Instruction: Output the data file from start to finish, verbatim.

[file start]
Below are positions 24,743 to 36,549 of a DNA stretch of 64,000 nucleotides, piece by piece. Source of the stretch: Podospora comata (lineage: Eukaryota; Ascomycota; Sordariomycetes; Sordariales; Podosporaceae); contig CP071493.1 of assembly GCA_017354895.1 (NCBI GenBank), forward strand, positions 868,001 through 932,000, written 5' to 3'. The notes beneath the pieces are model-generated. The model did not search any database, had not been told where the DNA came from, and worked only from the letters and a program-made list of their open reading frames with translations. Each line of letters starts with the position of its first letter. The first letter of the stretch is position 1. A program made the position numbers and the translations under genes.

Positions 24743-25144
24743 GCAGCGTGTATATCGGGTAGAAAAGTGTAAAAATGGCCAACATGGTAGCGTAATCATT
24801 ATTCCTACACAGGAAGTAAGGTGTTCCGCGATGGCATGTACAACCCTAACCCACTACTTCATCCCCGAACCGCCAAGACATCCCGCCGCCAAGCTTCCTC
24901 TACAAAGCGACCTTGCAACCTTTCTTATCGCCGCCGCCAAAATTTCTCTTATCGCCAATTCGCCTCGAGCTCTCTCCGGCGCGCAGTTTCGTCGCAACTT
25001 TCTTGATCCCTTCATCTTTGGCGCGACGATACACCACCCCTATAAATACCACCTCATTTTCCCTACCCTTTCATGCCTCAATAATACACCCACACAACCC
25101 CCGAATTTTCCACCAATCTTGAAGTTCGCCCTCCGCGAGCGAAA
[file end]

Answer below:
Below are positions 24,743 to 36,549 of a DNA stretch of 64,000 nucleotides, piece by piece. Source of the stretch: Podospora comata (lineage: Eukaryota; Ascomycota; Sordariomycetes; Sordariales; Podosporaceae); contig CP071493.1 of assembly GCA_017354895.1 (NCBI GenBank), forward strand, positions 868,001 through 932,000, written 5' to 3'. The notes beneath the pieces are model-generated. The model did not search any database, had not been told where the DNA came from, and worked only from the letters and a program-made list of their open reading frames with translations. Each line of letters starts with the position of its first letter. The first letter of the stretch is position 1. A program made the position numbers and the translations under genes.

Positions 24743-25144
24743 GCAGCGTGTATATCGGGTAGAAAAGTGTAAAAATGGCCAACATGGTAGCGTAATCATT
24801 ATTCCTACACAGGAAGTAAGGTGTTCCGCGATGGCATGTACAACCCTAACCCACTACTTCATCCCCGAACCGCCAAGACATCCCGCCGCCAAGCTTCCTC
24901 TACAAAGCGACCTTGCAACCTTTCTTATCGCCGCCGCCAAAATTTCTCTTATCGCCAATTCGCCTCGAGCTCTCTCCGGCGCGCAGTTTCGTCGCAACTT
25001 TCTTGATCCCTTCATCTTTGGCGCGACGATACACCACCCCTATAAATACCACCTCATTTTCCCTACCCTTTCATGCCTCAATAATACACCCACACAACCC
25101 CCGAATTTTCCACCAATCTTGAAGTTCGCCCTCCGCGAGCGAAA